My friend LR is one of my favorite people in the world, and one of the wisest people I know. She is one reason I am so glad that I moved to California – I have been able to see her about once a month since I got here, and it has been a blessing, indeed. She says that marriage is not about cuddly feelings and sharing one another’s hopes and dreams. Those things are part of marriage – the lesser purposes, if you will – but they are not the main point of marriage. “Marriage is about sanctification,” she says. To use less churchy language: The main purpose of marriage is to challenge one another to be better people. That is not easy. Sometimes it is downright annoying. Sometimes it hurts our feelings. Sometimes it makes us so mad that we want to cuss.
For instance, on Sunday D and I went to Borders to look for a book. I was walking a little ways ahead of him. I should point out that last weekend I morphed into Deranged Girlfriend – a mess of emotions and unhappiness and fold-your-arms-and-slump-over-in-your-chair-because-daddy-won’t-give-you-a-guinea-pig-ness. There were constant tears, constant frustrations, constant silent-treatments, and, from D, constant patience. As we were walking to Borders, D totally stepped on the back of my flip flop by accident, and I did that horrible, awkward jerking thing where you feel like you’re going to trip and the thong (thong?? rah-cha-cha) part of the flip flop digs into your toe cleavage (cleavage?? rah-cha-cha). I totally knew it was an accident, but it pissed me off. Oh, how it pissed me off. So, I told D: “I know you didn’t mean to do that, but nothing annoys me more than when people step on the back of my flip flops.” So, D, in his incredible boyfriendly kindness DID IT TWO MORE TIMES. “Does that annoy you?” He asked, smugly. “BLEEP yes,” I said. He smirked. “Well, get over it.” HE ACTUALLY SAID THOSE EXACT WORDS, TWICE. And I was so angry, so very, very angry that I wanted to break up with him right there in the middle of Biographies/Non-Fiction. I coddled my sweet little tenderness, thinking, I am sensitive. I should be with someone who is sensitive to my needs and wants. I deserve someone who will never, ever annoy me. I deserve someone who will pick me up when my toe cleavage hurts rather than hurting my toe cleavage more.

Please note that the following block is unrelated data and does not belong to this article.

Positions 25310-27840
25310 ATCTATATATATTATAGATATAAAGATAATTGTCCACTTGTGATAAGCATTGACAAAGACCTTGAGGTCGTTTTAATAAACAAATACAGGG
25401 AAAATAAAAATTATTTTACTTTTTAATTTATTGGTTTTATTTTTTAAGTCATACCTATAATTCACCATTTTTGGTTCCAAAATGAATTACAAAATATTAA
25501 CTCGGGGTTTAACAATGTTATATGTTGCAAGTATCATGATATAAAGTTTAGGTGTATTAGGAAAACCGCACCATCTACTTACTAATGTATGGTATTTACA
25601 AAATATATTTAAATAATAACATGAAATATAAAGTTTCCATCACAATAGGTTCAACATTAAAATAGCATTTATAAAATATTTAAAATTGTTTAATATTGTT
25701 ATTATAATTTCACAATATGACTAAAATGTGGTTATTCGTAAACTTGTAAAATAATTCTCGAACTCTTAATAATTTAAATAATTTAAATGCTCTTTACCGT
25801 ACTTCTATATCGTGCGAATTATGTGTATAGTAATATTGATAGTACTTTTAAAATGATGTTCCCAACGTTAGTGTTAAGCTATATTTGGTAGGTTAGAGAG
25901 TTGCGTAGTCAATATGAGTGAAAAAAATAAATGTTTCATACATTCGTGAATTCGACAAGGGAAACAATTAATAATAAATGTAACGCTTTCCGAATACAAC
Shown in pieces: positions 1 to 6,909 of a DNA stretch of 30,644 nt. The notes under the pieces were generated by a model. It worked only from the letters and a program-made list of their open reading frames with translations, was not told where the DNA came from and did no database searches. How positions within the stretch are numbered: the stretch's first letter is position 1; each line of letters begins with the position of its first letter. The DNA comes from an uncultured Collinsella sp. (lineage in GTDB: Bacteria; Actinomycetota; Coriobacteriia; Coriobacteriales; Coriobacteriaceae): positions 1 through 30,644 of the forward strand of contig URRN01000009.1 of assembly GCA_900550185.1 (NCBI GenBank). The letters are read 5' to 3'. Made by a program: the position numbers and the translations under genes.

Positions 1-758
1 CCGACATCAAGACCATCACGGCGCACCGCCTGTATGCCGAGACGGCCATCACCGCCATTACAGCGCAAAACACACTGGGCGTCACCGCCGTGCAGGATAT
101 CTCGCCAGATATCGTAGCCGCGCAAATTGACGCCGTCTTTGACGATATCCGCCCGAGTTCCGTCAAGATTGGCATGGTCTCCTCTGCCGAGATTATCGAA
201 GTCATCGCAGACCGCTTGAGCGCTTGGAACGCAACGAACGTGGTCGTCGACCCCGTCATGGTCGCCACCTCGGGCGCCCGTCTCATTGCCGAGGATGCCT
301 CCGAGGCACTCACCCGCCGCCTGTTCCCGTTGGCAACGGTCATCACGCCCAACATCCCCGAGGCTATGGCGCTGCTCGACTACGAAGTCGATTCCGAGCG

At the end of the weekend, I called D crying. I was mad at myself for being such a Dog of the Female Variety, seriously considering getting on anti-anxiety medication again, and I was afraid he was contemplating breaking up with me. I imagined the conversations he would have with his friends: “Ann went the way of Lindsay Lohan when she got to California. She’s not cool anymore.” But instead, D listened to me talk, and then he said something that didn’t excuse my behavior. I was expecting to hear an “Oh, it’s okay, Doll-Face,” but instead he spoke the wise truth: “I accept your apology. I know that not every weekend will be like this one.”